Town Ward City Councillor Diane Therrien was exhausted from a marathon Council session when she got a call from a journalist for Radio-Canada, CBC’s French-language network, asking if she wanted to do an interview about Peterborough’s anti-abortion bus ads.
“I have a francophone name,” Therrien says, “so he thought I would be fluently bilingual.” One can easily understand the error. Picture hearing that someone named Doug MacDonald, living in northern Quebec, doesn’t really speak English. But names aren’t codes; they have complicated histories.
Diane’s grandfather was Franco-Ontarian, from the Penetang region. He married an anglophone and, in deference to the pragmatics and prejudices of the time, they opted to raise their children in English. Her father, who shares her surname, “speaks zero French.”
Therrien grew up in Mississauga and, like a lot of people of her generation, learned French in school; like a lot of people in her generation, she hasn’t used it much since, and now lacks confidence. Speaking French, as it turns, is not like riding a bicycle.
The interview was supposed to be for a video segment, and was done in English, the idea being that it would be dubbed for broadcast. Somewhere along the line the occult process of journalism determined that the piece would be published as an article, with just a couple of translated quotes from the councillor most vocal in her opposition to the ads.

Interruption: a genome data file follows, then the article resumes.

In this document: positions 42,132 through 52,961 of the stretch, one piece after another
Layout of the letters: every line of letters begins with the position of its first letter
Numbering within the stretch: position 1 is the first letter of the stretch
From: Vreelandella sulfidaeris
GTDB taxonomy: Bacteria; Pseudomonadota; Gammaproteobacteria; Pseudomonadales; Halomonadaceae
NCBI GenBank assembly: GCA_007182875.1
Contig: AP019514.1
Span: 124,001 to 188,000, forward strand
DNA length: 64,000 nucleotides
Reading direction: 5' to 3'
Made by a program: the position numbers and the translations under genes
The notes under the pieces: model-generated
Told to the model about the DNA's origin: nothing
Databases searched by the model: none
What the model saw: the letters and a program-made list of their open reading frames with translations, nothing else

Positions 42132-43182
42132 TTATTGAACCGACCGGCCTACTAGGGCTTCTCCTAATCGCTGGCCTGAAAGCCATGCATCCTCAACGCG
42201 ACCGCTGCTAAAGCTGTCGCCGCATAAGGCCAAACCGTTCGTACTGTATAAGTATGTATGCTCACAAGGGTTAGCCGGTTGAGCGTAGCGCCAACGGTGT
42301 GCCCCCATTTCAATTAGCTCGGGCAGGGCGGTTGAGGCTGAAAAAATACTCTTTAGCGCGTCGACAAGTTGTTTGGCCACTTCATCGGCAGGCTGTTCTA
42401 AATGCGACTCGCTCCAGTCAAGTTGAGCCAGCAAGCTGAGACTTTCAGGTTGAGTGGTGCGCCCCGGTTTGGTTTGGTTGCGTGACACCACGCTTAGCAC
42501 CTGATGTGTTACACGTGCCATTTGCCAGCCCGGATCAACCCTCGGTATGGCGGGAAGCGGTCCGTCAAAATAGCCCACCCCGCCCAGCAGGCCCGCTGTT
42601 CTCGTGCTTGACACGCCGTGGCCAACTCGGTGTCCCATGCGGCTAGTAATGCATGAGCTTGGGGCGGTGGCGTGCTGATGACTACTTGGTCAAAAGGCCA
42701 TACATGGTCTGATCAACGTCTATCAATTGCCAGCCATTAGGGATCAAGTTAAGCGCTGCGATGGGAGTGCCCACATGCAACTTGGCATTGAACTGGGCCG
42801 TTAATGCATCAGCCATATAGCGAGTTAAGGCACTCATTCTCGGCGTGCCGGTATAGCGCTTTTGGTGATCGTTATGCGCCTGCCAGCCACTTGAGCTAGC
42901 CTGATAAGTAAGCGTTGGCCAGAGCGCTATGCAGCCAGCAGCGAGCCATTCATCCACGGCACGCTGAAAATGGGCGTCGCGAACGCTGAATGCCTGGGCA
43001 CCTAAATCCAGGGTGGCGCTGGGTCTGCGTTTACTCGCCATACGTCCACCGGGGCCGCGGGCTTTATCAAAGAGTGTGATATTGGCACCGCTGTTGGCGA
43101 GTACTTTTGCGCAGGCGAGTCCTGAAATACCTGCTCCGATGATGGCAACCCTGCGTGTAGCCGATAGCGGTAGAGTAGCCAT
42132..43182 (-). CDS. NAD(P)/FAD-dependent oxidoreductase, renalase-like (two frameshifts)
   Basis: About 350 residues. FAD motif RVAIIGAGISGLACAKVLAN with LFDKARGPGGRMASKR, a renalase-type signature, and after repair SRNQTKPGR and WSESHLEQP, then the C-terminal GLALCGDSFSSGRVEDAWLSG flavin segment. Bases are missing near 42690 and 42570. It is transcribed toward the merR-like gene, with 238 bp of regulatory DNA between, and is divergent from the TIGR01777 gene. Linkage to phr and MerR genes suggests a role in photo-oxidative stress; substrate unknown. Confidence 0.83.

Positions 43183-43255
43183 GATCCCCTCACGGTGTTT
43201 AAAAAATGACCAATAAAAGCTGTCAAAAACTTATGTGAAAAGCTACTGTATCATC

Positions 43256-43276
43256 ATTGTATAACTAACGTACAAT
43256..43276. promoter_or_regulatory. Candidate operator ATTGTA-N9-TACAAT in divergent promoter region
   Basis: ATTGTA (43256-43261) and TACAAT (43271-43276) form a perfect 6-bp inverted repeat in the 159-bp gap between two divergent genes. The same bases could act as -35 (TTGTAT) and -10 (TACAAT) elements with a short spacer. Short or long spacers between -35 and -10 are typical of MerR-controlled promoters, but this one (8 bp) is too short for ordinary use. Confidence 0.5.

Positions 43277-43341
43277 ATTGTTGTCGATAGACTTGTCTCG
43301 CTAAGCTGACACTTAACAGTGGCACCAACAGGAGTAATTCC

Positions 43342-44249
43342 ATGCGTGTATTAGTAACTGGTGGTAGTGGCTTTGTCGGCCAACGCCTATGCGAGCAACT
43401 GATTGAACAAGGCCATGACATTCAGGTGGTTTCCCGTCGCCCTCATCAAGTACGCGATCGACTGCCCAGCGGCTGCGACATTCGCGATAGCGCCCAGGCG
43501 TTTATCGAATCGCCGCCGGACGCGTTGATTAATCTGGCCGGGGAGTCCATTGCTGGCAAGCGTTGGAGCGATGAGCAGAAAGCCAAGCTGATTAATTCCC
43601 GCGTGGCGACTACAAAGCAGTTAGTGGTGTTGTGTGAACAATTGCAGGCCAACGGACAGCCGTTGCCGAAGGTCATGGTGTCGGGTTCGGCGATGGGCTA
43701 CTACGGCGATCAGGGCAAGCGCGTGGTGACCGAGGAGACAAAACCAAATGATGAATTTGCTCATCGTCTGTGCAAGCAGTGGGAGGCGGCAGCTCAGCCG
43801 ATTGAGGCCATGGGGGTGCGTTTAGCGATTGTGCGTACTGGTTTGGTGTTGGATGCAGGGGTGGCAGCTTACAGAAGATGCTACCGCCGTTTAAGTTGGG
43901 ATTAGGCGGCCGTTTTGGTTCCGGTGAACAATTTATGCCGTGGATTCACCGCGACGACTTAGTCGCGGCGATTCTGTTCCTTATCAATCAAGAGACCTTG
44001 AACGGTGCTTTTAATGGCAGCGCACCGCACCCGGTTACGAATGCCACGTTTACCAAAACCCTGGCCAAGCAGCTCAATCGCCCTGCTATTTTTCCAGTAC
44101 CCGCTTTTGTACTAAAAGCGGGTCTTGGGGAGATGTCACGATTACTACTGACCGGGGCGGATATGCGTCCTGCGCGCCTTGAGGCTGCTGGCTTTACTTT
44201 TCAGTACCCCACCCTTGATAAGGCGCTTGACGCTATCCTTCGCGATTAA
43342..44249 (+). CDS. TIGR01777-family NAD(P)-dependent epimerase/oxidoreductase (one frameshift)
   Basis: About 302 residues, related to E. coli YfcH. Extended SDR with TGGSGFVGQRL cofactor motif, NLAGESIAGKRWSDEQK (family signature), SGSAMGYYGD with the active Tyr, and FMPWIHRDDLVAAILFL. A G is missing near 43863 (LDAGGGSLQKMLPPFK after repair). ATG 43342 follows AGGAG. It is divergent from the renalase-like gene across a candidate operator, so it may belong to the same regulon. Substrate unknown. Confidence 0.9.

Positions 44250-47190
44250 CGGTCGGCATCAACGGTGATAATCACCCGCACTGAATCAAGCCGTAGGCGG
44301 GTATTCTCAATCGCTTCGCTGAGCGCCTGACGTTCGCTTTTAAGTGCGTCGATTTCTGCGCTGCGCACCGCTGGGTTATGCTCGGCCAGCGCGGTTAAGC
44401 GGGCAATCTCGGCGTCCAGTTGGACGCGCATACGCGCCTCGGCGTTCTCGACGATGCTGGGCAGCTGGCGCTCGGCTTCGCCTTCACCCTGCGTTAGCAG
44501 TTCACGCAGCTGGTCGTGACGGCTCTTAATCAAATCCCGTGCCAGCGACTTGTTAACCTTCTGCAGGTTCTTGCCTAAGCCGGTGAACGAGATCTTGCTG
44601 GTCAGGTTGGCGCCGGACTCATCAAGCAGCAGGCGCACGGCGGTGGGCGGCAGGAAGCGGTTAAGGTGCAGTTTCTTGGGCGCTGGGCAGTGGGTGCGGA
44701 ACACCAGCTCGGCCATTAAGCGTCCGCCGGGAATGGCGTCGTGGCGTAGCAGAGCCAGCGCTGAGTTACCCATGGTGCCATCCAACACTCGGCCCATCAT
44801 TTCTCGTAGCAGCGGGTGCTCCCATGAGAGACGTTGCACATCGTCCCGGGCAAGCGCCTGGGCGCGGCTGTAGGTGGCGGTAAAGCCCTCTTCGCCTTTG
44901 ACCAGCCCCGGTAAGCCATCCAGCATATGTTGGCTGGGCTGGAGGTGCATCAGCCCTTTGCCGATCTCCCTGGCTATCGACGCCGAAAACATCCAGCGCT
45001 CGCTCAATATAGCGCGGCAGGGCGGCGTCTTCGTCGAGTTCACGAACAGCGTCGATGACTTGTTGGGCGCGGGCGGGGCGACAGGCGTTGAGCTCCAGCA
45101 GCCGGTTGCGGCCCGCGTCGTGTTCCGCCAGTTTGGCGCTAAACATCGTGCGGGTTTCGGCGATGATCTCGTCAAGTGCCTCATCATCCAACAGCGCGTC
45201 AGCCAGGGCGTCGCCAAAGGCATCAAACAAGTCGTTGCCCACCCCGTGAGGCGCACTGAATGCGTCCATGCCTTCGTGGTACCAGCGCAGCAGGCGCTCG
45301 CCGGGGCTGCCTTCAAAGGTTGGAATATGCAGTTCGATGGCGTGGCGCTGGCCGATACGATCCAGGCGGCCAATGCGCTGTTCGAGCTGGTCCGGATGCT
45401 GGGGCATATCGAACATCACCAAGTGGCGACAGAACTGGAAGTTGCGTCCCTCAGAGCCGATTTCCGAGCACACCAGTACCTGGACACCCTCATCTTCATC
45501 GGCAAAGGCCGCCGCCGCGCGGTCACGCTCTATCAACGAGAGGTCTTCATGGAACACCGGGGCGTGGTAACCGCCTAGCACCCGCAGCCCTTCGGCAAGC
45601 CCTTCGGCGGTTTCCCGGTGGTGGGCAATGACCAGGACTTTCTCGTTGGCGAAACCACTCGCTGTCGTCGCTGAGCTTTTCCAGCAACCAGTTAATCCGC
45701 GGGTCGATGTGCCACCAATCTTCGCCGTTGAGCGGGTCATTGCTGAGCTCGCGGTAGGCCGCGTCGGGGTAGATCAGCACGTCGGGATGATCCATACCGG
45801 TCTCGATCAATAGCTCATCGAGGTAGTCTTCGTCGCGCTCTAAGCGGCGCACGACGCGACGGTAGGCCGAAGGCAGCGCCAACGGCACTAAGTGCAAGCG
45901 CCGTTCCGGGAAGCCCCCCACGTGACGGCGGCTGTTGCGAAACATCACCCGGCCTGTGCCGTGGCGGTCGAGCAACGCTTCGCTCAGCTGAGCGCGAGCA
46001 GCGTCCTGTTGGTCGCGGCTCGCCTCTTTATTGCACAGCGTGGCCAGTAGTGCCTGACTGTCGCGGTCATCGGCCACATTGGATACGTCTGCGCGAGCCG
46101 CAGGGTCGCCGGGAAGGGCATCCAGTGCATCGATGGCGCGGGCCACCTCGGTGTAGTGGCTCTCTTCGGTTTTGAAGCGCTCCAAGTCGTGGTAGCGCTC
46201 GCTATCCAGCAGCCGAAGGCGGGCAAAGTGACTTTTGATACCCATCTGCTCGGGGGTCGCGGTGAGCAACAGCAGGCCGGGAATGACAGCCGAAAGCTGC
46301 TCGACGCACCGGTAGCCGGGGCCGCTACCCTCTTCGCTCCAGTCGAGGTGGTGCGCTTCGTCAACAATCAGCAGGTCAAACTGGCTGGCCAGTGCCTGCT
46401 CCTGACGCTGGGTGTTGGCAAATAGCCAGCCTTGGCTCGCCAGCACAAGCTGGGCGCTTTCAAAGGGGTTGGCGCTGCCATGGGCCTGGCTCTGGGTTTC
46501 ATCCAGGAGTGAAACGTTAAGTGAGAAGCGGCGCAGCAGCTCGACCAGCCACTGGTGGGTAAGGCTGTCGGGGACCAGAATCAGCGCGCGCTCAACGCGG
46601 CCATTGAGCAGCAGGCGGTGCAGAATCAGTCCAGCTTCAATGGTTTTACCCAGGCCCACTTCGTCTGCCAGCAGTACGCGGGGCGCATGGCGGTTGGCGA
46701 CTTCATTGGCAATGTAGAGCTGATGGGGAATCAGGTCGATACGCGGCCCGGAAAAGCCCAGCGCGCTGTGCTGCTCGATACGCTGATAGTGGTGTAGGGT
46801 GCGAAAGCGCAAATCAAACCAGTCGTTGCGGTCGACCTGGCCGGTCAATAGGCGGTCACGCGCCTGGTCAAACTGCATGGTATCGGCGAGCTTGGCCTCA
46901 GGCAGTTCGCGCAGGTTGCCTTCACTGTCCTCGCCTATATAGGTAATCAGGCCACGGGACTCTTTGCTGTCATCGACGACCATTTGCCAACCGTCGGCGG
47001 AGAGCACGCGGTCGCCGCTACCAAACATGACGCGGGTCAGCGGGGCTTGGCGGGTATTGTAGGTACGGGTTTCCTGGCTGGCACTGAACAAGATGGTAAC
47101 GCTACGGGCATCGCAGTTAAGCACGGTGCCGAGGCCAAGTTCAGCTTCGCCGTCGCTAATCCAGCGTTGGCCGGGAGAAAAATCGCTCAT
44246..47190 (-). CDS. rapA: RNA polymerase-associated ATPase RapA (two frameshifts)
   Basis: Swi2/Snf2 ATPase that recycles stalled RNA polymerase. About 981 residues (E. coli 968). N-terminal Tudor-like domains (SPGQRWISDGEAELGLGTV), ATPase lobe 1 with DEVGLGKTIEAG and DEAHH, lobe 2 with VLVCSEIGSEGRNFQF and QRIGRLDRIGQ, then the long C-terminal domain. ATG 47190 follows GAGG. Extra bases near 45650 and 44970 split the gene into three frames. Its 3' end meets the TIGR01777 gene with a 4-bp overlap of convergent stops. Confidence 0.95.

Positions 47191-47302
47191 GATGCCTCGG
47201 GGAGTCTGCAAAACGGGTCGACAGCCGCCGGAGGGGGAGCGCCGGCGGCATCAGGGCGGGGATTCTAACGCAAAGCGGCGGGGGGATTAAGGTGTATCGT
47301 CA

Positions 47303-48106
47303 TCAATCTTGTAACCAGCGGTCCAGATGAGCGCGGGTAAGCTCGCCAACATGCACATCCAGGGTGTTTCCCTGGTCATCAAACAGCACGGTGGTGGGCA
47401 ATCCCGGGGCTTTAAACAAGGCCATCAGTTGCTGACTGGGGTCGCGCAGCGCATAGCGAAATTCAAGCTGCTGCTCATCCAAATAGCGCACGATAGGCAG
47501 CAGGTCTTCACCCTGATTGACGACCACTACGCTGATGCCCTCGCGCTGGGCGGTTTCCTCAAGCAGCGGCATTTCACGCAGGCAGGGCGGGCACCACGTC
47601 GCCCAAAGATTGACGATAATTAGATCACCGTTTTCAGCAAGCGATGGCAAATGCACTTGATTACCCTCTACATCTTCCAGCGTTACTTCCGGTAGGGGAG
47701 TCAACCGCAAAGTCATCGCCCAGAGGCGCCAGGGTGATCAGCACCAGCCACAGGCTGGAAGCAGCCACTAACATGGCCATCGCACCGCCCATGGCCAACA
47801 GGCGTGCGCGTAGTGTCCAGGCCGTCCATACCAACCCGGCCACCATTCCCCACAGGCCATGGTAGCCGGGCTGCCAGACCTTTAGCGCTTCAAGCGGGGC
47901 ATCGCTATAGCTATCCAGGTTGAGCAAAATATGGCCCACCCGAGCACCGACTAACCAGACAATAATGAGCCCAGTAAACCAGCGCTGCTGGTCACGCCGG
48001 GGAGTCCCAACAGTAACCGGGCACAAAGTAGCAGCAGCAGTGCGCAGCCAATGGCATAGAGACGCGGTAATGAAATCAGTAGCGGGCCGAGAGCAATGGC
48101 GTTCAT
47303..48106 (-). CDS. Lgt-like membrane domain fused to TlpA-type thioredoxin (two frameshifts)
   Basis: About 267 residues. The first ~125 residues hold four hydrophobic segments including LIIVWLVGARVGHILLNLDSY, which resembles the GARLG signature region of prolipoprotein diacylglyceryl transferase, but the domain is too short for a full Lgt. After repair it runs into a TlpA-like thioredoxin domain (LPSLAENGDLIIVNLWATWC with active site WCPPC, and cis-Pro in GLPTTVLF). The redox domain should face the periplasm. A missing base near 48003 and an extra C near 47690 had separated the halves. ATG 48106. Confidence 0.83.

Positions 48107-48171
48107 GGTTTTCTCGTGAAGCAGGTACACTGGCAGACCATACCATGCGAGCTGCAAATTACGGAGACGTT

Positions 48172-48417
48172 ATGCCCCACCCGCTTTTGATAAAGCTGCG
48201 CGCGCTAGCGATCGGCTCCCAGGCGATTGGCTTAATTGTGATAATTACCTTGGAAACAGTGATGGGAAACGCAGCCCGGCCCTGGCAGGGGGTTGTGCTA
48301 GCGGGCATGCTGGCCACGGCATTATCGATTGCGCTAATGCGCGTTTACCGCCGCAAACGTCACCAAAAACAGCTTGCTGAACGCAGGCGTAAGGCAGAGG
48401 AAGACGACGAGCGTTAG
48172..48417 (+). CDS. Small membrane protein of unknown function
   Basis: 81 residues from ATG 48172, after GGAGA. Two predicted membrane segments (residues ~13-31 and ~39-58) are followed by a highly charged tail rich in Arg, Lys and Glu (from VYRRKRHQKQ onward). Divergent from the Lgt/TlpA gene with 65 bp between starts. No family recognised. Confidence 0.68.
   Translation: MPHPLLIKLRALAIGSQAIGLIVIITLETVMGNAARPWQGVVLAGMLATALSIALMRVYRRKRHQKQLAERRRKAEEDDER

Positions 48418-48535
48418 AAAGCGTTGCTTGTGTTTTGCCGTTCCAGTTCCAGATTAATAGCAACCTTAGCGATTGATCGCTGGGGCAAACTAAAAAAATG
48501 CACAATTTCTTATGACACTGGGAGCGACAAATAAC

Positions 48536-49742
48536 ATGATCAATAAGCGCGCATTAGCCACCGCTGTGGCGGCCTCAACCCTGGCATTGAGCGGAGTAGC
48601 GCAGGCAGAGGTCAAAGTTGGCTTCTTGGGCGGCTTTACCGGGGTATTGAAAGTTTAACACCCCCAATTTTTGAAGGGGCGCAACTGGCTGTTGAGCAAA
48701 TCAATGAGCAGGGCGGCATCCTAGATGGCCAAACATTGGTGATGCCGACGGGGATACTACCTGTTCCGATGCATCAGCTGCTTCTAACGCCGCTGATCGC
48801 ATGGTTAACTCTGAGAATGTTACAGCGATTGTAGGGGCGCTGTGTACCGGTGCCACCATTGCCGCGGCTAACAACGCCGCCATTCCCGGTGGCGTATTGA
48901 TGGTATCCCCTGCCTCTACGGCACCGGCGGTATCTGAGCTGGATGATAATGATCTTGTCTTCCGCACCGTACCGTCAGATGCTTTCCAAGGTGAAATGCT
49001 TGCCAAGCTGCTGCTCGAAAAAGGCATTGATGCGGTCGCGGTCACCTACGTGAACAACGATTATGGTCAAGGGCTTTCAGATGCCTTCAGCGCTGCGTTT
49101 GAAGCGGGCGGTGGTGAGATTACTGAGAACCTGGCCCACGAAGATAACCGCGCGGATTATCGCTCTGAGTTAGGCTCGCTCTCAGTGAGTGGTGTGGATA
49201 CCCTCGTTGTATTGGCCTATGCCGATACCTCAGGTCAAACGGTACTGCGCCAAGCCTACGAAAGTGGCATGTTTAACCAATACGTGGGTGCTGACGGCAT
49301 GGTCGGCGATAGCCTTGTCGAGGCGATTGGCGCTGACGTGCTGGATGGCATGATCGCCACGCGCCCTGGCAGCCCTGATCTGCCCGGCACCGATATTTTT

Therrien has mixed feelings about it, because she thinks the anti-feminist trolls behind the campaign are already getting too much free publicity from the controversy. Every time there’s a story, “they’re showing the ads,” and so the graphic images that stigmatize and simplify women’s reproductive choices “are getting disseminated even more widely. They’re delighted.”
The Council meeting that discussed the issue, and the heritage designation for the Morrow Building, was long, but also satisfying in a way—“a testament,” she says, “to how much people were invested in the two main issues.”
I wasn’t there. Like a lot of people, I followed it on Twitter, as I usually do. If there’s something I really need to hear word-for-word, I listen to it on the web later.
These things are good, Therrien says, and essential for engaging people who can’t be in the room. But politically, civically, a visible presence is important.
“It’s different when you have people in the room,” she says. “It’s good to have that so Council knows people are paying attention.”
Cover image courtesy Radio-Canada/Frederic Pepin. Illustration by B. Mroz.